October 13, 2010

Supreme Court Begins Hearing Vaccine Lawsuit Case

The U.S. Supreme Court began hearing arguments on Tuesday as they prepare to determine whether or not vaccine makers can be sued for alleged side effects caused by their products.

At the heart of the case is the National Childhood Vaccine Injury Act of 1986, which was passed in order to protect vaccine makers from liability and to encourage them to remain in the industry, producing the much-needed drugs to protect kids from dangerous illnesses.

The law is being challenged by the family of 18-year-old Hannah Bruesewitz of Mt. Lebanon, Pennsylvania. Hannah's parents, Russell and Robalee Bruesewitz, sued vaccine maker Wyeth, which is now part of Pfizer. The Bruesewitz family blames the company's diphtheria-tetanus-pertussis (DTP) vaccine for causing seizures and neurological damage she suffered as an infant.

According to KDKA News out of Pittsburgh, Hannah's seizures began just hours after she received her third DTP shot in 1992. They sued Wyeth in a special tribunal established by the 1986 law, but they lost their bid to seek compensation for her injuries. The Bruesewitz family then attempted to sue in a state court, which they were informed was not legally permitted.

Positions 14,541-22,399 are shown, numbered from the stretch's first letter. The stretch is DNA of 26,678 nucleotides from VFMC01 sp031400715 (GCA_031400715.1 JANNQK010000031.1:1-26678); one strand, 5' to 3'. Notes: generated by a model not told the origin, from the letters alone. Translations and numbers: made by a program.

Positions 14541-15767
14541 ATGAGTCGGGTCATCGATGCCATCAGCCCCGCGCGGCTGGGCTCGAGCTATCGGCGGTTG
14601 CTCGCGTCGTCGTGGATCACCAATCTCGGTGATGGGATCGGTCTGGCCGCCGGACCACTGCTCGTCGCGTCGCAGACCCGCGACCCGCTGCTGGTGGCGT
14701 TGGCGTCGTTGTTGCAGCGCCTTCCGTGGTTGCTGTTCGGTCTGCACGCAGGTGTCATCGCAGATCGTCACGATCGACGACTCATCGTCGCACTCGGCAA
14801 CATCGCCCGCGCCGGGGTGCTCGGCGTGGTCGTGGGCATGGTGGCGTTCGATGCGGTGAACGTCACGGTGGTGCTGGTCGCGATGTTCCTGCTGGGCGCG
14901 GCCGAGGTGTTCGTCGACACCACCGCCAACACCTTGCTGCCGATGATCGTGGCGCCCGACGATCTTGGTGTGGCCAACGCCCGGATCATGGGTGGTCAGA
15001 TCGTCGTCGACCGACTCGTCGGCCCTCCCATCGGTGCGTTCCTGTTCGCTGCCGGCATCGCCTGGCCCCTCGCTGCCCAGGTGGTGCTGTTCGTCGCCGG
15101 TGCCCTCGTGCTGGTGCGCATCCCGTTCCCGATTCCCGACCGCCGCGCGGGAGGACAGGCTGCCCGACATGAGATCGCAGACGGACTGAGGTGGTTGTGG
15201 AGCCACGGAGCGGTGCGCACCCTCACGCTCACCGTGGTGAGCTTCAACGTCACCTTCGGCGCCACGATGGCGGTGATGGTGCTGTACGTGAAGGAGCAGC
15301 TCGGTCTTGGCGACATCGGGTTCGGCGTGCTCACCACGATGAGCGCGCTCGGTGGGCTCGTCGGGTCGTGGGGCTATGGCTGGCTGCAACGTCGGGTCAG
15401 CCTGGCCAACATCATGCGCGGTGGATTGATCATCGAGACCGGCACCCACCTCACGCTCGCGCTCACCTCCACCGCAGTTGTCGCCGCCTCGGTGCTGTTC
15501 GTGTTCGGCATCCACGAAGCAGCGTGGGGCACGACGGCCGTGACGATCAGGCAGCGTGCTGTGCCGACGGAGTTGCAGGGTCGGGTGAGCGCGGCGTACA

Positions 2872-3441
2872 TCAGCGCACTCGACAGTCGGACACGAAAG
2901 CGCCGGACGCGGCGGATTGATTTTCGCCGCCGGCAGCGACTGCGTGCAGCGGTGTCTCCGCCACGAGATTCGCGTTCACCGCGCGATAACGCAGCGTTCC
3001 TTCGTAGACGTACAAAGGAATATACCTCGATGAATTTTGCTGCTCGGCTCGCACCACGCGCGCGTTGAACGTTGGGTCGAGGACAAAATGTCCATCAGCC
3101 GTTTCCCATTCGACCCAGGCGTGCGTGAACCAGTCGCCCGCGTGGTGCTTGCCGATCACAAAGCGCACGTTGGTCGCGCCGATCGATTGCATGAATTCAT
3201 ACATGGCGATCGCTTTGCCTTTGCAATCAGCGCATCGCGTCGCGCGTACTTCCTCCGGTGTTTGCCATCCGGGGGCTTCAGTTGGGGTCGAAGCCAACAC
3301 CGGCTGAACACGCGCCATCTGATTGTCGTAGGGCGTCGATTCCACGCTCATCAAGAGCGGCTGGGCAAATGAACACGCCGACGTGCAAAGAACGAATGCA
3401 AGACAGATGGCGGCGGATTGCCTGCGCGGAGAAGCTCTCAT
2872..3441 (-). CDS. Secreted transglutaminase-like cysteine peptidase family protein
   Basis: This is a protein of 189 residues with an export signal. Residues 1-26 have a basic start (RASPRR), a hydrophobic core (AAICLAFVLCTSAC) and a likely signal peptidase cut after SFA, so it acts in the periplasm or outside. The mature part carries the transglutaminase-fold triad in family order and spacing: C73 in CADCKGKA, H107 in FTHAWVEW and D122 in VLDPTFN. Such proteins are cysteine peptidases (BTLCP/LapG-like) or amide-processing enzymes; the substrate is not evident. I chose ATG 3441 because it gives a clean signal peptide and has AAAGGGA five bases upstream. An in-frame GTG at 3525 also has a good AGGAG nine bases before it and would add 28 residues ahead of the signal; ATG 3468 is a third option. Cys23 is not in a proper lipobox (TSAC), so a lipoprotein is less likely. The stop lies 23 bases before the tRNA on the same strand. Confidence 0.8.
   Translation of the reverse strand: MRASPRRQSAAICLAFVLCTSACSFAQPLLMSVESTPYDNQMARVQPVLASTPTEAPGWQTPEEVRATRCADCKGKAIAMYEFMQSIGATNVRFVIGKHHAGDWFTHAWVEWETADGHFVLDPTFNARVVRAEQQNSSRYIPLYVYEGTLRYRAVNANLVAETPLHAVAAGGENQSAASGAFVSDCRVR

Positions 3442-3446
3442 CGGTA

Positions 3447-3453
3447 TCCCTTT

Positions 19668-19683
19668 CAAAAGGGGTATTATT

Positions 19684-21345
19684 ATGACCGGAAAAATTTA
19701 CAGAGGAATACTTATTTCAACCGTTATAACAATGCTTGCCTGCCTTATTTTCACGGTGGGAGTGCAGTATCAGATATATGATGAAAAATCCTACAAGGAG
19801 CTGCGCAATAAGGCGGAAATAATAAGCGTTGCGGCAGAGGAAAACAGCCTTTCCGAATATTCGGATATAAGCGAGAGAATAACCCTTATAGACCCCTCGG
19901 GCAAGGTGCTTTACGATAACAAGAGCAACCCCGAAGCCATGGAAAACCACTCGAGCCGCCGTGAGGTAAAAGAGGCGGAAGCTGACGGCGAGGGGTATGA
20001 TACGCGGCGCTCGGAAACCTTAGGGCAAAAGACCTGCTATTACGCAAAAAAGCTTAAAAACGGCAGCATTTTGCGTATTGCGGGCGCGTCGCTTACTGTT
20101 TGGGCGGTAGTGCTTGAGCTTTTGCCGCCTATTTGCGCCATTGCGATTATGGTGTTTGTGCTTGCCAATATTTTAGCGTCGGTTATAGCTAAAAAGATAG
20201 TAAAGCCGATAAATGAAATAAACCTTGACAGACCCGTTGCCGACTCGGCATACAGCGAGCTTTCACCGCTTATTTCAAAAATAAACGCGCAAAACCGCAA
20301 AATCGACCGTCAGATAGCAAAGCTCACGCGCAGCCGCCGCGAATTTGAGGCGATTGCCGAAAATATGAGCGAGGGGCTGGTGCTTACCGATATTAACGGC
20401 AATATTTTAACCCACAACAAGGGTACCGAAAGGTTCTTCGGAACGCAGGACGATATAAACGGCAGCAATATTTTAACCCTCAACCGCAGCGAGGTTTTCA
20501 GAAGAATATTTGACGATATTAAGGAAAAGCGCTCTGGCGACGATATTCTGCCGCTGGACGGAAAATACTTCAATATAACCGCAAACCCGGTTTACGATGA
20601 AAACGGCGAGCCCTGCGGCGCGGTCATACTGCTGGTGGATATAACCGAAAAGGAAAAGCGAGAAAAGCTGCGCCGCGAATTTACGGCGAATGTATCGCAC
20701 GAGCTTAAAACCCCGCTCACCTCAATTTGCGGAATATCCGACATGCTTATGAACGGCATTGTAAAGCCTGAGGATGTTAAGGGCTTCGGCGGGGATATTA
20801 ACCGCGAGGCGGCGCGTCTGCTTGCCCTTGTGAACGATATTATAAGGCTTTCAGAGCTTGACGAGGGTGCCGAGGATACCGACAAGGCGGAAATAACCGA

Now, some 15 years after the initial lawsuit, the Supreme Court is hearing the case, and attempting to make sense of the National Childhood Vaccine Injury Act.

Reuters Health and Science Editor Maggie Fox reported on Wednesday that the Supreme Court justices were attempting to unravel the "convoluted wording" of the 1986 law, and that they "struggled to understand the meaning of the law and of the intended lawsuit." Likewise, she quotes Justice Ruth Bader Ginsburg as saying that the language used in the legislation was "to say the least, confusing."

Under the National Childhood Vaccine Injury Act, companies such as Wyeth cannot be held liable "if the injury and death resulted from side effects that were unavoidable even though the vaccine was properly prepared and accompanied by proper direction and warnings," according to AFP.

If the Supreme Court rules that the Bruesewitz family can sue, it could also open the door for other, similar lawsuits--including ones by the families of children whose autism may have been caused by some common vaccines. A ruling isn't expected until early 2011, claims Fox.


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